One of the problems with assigning the task of abstracting a deposition to a lawyer or paralegal who is not familiar with the case is that you'll often end up with a page-by-page recounting of the deposition testimony that, though shortened somewhat, still contains way too much information in a way that remains hard to skim. It's one of the reasons why, when time permits, I'd rather abstract depositions myself.
However, I don't arrange the abstracts page-by-page. Instead, I do it by topic or issue. For example, in a recent overtime case seeking overtime for a class of insurance adjusters, my deposition abstracts were organized by issue, with headings such as job duties of insurance adjusters, use of discretion and independent judgment, company structure, numerosity, common questions of fact and law, and so on. I then copy-and-pasted the witness's most important deposition testimony to the issue outline with a page citation.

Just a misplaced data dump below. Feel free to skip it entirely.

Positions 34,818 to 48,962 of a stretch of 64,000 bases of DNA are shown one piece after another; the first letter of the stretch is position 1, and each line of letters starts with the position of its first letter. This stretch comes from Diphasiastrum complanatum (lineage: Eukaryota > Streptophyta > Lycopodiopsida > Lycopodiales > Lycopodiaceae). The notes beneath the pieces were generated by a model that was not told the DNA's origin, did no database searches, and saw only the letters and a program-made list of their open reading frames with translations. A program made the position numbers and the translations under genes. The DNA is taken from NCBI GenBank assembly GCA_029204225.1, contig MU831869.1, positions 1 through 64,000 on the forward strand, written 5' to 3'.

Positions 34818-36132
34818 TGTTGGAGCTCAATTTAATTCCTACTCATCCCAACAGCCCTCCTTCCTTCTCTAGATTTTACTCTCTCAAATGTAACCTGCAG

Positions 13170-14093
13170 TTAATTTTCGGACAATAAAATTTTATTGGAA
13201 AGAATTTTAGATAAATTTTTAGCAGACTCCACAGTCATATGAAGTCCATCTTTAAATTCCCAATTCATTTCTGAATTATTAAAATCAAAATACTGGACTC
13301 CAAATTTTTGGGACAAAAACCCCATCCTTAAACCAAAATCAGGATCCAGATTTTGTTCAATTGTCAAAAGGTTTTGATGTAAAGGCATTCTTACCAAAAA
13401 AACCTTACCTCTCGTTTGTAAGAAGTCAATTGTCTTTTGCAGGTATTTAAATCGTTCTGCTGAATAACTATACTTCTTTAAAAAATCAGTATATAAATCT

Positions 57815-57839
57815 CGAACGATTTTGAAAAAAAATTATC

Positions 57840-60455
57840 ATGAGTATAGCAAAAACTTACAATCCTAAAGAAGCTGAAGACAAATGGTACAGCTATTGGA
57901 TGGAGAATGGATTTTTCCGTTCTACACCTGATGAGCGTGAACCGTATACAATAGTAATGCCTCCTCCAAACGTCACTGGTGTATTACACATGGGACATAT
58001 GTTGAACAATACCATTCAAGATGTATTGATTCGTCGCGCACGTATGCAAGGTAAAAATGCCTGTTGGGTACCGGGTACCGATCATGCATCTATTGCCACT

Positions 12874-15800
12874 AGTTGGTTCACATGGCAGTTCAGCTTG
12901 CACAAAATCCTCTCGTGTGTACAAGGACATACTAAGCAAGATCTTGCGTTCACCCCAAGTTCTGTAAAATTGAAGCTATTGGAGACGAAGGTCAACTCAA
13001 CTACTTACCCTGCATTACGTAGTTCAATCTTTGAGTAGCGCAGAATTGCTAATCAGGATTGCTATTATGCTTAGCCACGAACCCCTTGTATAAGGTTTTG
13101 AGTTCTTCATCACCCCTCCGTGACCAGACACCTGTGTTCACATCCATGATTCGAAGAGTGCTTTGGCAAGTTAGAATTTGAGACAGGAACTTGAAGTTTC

When the same case issues are used for abstracting every deposition in a case, it makes finding pertinent information a breeze. And if you use software like CaseMap, it's possible to view deposition summaries both page-by-page or by issue, changing between the views with a click of the mouse.